Calcium is needed by the body’s cells for functioning, so if there is not enough available calcium circulating in our blood, it moves from the bones into the blood supply. That’s why we need to eat enough calcium every day. High calcium plant-based foods include leafy green vegetables (collard greens, broccoli, kale, bok choy), soy beans, figs and fortified items (it is often added to almond milk, tofu etc). You might also consider taking a low dose supplement of the two.
Explore the role of dairy in your body – dairy can exacerbate inflammation (which can increase pain), so if you do eat diary, I would suggest cutting it out for a few weeks to see how you feel. Keep a food diary to record changes in symptoms. Dairy products are high in fat, so reducing the amount you eat can help with weight loss.
Eat smaller meals, or eat little and often
Eating smaller meals could help to control the amount calories that you eat. However, this goes hand in hand with considering WHAT you eat. I prefer to recommend that you focus on including more vegetables, fruit and wholegrains and cutting down on the processed / fatty / dairy / high sugar / high salt products. Vegetables naturally contain fewer calories and they will fill you up, as well as giving the body antioxidants and nutrients. (Antioxidants are the fabulous things that nature provides to help to slow down aging. Fruit and vegetables are the best sources).
Rather than sitting down to eat three large meals every day, consider eating more frequently and eating much smaller portions. This can help to maintain a steadier sugar balance in the body, meaning you are less likely to want to snack (or sleep in the mid-afternoon).
Cut out or reduce alcohol
Alcohol can directly affect your night sweats and disrupt your sleep. Whilst in the short term it can feel that alcohol can help us to get to sleep and relaxes the body, after the initial relaxation it actually makes things worse. If you still wish to enjoy a glass of alcohol, aim to keep to a smaller amount (e.g. one glass of wine) and try to have 4 or 5 nights in between without drinking. Alcoholic drinks tend to have relatively high sugars and therefore also contains quite a high amount of calories, with low nutritional value. I experienced quite a lot of night sweats, which meant really poor sleep for an extended period of time – they seemed to reduce when I had periods of no alcohol. Alcohol also impairs the absorption of calcium. Less alcohol equals less calories and better sleep so check out our article on the alternatives: what are the health effects of alcohol and what to do instead.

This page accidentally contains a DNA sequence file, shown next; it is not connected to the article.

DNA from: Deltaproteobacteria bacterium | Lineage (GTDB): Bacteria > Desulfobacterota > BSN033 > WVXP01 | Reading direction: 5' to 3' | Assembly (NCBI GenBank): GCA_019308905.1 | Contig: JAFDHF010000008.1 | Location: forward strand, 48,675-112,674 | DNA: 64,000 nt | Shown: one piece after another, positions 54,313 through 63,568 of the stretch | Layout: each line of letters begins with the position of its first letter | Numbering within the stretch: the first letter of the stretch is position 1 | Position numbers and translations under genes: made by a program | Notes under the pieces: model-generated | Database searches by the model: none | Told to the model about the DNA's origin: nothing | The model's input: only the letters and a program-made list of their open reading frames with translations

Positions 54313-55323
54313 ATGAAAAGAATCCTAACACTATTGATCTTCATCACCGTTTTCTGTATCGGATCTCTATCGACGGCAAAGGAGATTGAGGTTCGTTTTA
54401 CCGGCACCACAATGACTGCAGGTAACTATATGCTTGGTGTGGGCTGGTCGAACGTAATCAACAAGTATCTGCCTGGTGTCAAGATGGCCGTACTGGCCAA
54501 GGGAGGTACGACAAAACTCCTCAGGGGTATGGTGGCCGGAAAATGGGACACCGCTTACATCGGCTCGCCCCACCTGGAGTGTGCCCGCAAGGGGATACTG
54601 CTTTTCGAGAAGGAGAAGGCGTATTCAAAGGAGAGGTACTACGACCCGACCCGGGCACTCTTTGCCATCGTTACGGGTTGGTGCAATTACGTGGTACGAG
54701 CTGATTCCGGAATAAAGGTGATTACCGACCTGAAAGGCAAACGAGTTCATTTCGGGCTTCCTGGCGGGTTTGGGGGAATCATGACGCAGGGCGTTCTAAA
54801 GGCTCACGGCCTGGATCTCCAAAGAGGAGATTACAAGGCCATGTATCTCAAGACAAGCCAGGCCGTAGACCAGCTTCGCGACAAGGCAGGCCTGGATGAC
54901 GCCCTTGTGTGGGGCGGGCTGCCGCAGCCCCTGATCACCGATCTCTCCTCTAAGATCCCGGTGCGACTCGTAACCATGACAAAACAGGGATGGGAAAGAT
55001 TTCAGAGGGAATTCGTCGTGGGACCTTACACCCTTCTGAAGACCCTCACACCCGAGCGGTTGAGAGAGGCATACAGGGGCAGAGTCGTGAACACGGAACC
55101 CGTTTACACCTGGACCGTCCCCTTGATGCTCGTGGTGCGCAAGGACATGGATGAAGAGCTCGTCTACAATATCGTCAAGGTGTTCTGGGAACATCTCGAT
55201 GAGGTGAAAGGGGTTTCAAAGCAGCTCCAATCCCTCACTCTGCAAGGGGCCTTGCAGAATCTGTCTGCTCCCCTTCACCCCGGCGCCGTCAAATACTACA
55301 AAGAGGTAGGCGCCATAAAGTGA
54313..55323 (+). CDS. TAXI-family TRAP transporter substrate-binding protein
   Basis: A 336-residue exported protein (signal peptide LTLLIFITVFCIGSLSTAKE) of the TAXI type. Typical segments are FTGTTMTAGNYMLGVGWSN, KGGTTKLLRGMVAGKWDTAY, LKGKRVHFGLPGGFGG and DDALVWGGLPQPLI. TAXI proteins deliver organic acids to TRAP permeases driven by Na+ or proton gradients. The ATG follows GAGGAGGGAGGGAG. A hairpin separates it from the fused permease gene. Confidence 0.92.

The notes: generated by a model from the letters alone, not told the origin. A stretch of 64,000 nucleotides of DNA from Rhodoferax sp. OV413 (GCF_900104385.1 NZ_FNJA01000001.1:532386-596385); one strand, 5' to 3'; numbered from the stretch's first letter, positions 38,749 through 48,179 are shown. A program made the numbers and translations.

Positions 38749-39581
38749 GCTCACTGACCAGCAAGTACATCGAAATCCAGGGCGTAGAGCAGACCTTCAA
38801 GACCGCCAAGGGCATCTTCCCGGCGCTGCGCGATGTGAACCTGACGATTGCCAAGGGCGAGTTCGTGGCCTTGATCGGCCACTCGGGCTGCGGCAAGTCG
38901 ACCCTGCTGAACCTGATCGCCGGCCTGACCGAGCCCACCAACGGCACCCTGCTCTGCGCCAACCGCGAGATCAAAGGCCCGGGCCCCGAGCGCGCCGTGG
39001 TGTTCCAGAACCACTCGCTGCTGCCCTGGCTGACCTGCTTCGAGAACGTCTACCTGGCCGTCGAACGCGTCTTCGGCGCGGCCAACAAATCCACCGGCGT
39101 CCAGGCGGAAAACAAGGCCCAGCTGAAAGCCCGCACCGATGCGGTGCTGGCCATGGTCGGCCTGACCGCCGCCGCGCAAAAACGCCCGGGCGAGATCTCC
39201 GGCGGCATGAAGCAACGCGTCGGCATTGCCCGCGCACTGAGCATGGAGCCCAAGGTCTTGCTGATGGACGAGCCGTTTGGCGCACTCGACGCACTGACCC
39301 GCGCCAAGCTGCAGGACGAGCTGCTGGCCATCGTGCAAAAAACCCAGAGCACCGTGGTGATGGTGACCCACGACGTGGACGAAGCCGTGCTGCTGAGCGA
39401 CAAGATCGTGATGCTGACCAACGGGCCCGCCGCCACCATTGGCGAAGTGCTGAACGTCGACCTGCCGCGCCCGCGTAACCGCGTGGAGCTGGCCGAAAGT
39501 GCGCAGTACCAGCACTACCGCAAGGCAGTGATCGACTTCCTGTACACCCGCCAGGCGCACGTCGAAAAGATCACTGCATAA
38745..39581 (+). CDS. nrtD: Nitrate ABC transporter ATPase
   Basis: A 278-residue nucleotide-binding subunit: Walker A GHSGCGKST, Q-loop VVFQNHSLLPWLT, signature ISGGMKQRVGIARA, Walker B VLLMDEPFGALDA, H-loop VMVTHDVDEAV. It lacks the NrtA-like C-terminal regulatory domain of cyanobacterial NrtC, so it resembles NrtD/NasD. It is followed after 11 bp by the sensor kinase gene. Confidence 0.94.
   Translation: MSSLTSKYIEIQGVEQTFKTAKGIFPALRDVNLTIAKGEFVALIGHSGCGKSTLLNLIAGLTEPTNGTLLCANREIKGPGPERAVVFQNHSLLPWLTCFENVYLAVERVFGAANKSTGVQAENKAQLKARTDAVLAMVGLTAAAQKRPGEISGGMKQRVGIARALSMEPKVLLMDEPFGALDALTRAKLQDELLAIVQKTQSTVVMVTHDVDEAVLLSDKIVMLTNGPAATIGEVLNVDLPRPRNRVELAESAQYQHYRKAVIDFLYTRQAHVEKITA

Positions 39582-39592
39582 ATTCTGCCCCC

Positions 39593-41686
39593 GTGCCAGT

Reduce or cut out caffeine
Caffeine has been found to contribute to hot flashes and night sweats, as has drinking hot beverages. It is also a known stimulant, so best avoided if you want to get better sleep. Caffeine impairs calcium absorption. If you can, swap to herbal alternatives and if you continue to drink caffeine, drink it on a morning, so your body has more time to process and get rid of it!
It´s good all round for health to be a non-smoker. No need for me to say any more on this!
Include a good source of protein in every meal
If you are following a plant-based diet, then you can include one of these items into each meal: nuts, seeds, beans, lentils, chickpeas and tofu. These items are also a good source of slow-release energy, so mid-afternoon slumps are less likely! Read more in our article: vegan protein – what is it and how do I get it.
Intermittent fasting? Try juicing
Some authors recommend intermittent fasting as a tool to manage menopause symptoms and in particular to lose weight during this time. Here at the retreat we prefer to use the juicing approach, swapping plant-based food for freshly prepared vegetable and fruit juices, for a short period of time. Juicing gives the digestive system a rest, whilst also delivering quality nutrition, including lots of antioxidants, allowing the body to heal. Even if you do not want to swap all your meals for juices, drinking a daily fresh juice can bring many health benefits. You might like to try our new Menopause Support juice.